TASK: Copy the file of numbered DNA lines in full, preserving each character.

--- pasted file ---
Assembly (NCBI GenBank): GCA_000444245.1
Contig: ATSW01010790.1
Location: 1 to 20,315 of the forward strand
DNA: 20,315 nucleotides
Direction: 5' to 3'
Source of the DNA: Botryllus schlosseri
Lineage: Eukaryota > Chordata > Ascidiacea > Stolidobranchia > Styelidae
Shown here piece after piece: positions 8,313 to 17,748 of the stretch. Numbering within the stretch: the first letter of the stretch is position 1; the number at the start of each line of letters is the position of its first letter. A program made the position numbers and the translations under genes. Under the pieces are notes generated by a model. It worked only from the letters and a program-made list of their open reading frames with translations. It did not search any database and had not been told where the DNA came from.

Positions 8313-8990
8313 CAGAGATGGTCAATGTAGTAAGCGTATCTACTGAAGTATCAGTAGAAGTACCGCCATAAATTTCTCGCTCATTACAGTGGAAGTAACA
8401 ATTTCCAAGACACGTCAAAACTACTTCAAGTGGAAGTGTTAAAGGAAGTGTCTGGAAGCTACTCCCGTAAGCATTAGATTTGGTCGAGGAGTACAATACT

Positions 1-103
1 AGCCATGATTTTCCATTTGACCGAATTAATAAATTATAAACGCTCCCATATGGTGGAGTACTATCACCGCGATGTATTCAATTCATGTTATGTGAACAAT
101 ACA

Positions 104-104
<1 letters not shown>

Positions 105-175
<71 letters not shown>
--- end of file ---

Assembly (NCBI GenBank): GCA_000444245.1
Contig: ATSW01010790.1
Location: 1 to 20,315 of the forward strand
DNA: 20,315 nucleotides
Direction: 5' to 3'
Source of the DNA: Botryllus schlosseri
Lineage: Eukaryota > Chordata > Ascidiacea > Stolidobranchia > Styelidae
Shown here piece after piece: positions 8,313 to 17,748 of the stretch. Numbering within the stretch: the first letter of the stretch is position 1; the number at the start of each line of letters is the position of its first letter. A program made the position numbers and the translations under genes. Under the pieces are notes generated by a model. It worked only from the letters and a program-made list of their open reading frames with translations. It did not search any database and had not been told where the DNA came from.

Positions 8313-8990
8313 CAGAGATGGTCAATGTAGTAAGCGTATCTACTGAAGTATCAGTAGAAGTACCGCCATAAATTTCTCGCTCATTACAGTGGAAGTAACA
8401 ATTTCCAAGACACGTCAAAACTACTTCAAGTGGAAGTGTTAAAGGAAGTGTCTGGAAGCTACTCCCGTAAGCATTAGATTTGGTCGAGGAGTACAATACT

Positions 1-103
1 AGCCATGATTTTCCATTTGACCGAATTAATAAATTATAAACGCTCCCATATGGTGGAGTACTATCACCGCGATGTATTCAATTCATGTTATGTGAACAAT
101 ACA

Positions 104-104
<1 letters not shown>

Positions 105-175
<71 letters not shown>